He was approaching this in classic Silicon Valley fashion: Look at the actual dataset, don’t rely on “old” thought, and figure out a new way to do a better job. Admirable, but it turned out to penalize not only egregious gamers, but many of the rest of us who just wanted to do an above average job.
The Modesto cluster was gutted, but the RSSI/SNR chart stayed in place. Other changes (HIP 15 & 17) entered into the system and incentivized spreading out and being rewarded for providing better and better coverage, but the RSSI/SNR chart stayed.
It wasn’t because the Helium team was ignoring it. They had much a bigger challenge to surmount: Getting Validators online so the blockchain could stop suffocating itself. With that mission-critical task accomplished, they can now (summer/late summer 2021) turn to making sure the blockchain improves in accurately rewarding superb coverage.
Which brings us, almost, to today, sometime in August of 2021. With PoCv11 (Proof of Coverage Version 11) on the horizon, we’re about to take a strong step in the direction of rewarding strong & clear signal coverage over short and long distances.
As you’re seeing in the app, Helium is offering you the chance to enter your antenna gain and elevation. This will help them more accurately assess whether or not your witnesses are valid. As of today (Aug 4th, 2021), those two metrics don’t actually make a difference for you, the hotspot owner, but…they will.
In the future, when PoCv11 comes online, the details you enter will be applied to your witness receipts. In order to combat gaming (essentially to stop everyone from just saying they have a 50 dBi gain antenna so all of their witnesses are good), Helium will simultaneously apply your gain AND decrease your transmit strength. That’s fair, by the way, and you should want that to happen.
I know, I know. Nobody likes decreased strength. Trust me on this one: LoRa already gives you TONS of range. Your goal is not long range, it’s increased earnings, and earnings come from valid witness receipts.
What will that look like? Full details over here, but for those of you who aren’t deep into radio geekery, the big picture is that Helium will drop SNR and just use RSSI and distance. Here’s a proposed chart. Meters on the Y axis, RSSI on the X axis.
Ok, so you’ve got three lines on there: Red, Yellow, Green. The lines represent the current cutoff (Red) for a valid witness as well as proposed future cutoffs (Yellow and Green).
You’re also seeing a bunch of blue dots. Those blue dots represent reported witness metrics of RSSI at some distance. The green line is the most restrictive, but is based on actual values of RSSI at some given distance, which is far more accurate than the current RSSI/SNR curve.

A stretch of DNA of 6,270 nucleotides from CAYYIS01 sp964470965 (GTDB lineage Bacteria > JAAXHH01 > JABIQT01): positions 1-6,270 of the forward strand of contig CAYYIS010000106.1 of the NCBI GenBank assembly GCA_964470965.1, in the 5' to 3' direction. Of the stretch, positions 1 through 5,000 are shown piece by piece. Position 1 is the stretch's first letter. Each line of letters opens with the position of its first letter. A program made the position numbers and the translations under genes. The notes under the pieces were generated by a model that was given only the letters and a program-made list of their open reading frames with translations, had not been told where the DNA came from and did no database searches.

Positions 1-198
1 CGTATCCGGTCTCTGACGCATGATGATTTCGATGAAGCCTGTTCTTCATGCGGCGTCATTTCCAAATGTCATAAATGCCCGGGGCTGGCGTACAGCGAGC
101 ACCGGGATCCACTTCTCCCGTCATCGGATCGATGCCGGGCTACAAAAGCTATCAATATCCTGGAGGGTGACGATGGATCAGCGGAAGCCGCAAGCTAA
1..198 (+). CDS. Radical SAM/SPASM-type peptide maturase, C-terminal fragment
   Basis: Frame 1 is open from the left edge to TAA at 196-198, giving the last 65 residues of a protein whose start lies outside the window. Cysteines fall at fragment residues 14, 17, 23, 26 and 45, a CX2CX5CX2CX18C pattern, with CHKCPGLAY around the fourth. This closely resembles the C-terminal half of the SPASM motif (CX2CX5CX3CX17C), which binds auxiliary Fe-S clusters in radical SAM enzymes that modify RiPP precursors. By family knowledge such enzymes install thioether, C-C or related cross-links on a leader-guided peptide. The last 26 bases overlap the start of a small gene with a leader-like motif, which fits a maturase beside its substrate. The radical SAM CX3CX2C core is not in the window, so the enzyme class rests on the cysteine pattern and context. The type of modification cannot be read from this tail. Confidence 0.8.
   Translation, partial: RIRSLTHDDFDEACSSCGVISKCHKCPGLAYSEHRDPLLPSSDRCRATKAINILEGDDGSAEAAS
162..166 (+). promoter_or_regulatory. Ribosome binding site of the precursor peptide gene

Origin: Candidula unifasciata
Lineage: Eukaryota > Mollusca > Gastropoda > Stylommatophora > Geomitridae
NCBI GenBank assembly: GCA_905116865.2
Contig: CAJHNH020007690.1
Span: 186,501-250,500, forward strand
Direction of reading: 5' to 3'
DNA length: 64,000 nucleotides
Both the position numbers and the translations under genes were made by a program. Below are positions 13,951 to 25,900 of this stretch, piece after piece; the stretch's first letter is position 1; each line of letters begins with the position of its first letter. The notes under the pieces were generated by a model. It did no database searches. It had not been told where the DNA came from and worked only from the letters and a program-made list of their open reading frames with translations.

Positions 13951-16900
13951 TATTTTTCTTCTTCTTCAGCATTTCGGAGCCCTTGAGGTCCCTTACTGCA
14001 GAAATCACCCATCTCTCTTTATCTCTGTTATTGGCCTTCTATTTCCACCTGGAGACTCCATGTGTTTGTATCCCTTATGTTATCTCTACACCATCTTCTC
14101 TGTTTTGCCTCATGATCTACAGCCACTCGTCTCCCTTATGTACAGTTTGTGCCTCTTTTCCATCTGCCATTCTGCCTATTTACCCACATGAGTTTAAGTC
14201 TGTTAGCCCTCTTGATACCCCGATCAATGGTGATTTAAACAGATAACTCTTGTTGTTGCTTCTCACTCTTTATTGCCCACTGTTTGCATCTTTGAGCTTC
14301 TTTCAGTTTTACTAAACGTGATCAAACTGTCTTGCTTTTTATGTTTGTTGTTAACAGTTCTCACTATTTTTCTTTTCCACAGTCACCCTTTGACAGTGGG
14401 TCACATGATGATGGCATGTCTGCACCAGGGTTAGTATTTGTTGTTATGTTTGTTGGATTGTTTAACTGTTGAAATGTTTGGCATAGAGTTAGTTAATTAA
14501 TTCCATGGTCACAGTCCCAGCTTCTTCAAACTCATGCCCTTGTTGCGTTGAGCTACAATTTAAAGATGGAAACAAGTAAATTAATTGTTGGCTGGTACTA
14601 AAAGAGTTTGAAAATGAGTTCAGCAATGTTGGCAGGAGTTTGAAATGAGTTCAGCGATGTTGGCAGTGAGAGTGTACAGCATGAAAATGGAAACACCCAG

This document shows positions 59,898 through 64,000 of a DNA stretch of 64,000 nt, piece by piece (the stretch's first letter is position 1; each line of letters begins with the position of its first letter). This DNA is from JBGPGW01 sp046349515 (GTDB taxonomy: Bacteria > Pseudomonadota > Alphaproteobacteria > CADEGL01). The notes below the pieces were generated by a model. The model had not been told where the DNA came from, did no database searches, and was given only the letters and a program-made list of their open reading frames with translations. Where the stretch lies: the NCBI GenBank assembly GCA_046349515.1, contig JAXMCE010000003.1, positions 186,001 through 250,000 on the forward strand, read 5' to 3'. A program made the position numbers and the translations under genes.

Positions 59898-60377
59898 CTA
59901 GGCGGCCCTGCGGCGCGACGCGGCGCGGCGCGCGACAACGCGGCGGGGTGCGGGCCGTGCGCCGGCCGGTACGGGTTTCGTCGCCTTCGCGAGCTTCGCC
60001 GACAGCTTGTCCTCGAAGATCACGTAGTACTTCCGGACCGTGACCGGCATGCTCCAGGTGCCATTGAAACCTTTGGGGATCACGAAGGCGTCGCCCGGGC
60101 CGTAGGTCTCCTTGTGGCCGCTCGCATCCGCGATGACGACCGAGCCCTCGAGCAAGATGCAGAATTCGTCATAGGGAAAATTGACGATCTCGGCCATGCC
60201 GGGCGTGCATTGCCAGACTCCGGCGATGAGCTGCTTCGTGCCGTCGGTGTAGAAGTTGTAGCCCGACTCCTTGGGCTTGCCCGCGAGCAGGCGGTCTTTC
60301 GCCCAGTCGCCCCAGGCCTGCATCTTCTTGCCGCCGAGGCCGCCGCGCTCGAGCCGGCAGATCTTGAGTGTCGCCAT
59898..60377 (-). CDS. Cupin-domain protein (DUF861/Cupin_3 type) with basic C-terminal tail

To keep it simple, this means that in the future, when PoCv11 replaces the current version, a hotspot using a non-stock antenna will not be penalized for it. Whether the yellow, or green, or some other line is used is still up for debate.
We’ll wrap this up with one of the most important takeaways: What antenna will help you stay within the proposed limits? Easy: It’s the LOWEST gain antenna you can use. See how the curves all shoot up at a fairly defined RSSI? That’s the key. If your RSSI is even a few points “to the left”, you can be on the wrong side of the line.
This helps explain why in many cases, when you get that fancy super high gain antenna, your valid witnesses disappear. So what antenna should you buy?
My recommendation is still the HNTenna, but any of the low gain (4 or less) antennas in your countries frequency, from a wide variety of sources like McGill, Parley Labs, L‑com, or Laird will be fine.
If you’re willing to explore your inner geek and you like to tinker, take a look at attenuators. They’ll attenuate (or weaken) the signal (both tx & rx), but they’ll also increase the SNR, so experiment cautiously. Here are a few options:
Expensive (~$400) and unnecessary, but hey, if you want a great unit — Fairview 0–11 dB Step Attenuator
Cheaper ($25), less precise without extra measuring equipment — ATM RF Variable Attenuator AF033-10 DC-1000 MHz 50 Ohm
An attenuator decreases your signal strength both ways. They’re not a great long term option. The best option is to use a low gain antenna and get it up high in the right location. If you see that the Nearson 9 or RAK 8 that you bought when you were in “Bigger is better” mode gets more valid witnesses once you’ve taken a little sauce out of it, well, you’ll have some useful data points (that I’d love to hear about.)
Want to go deeper? Consider hiring me to help you out; I love helping people crush with Helium.
**This post was written with technical oversight from @jerm on Discord. He is an absolute wizard with this. All righteous accuracy is his, any errors are mine. ‑Nik@GKI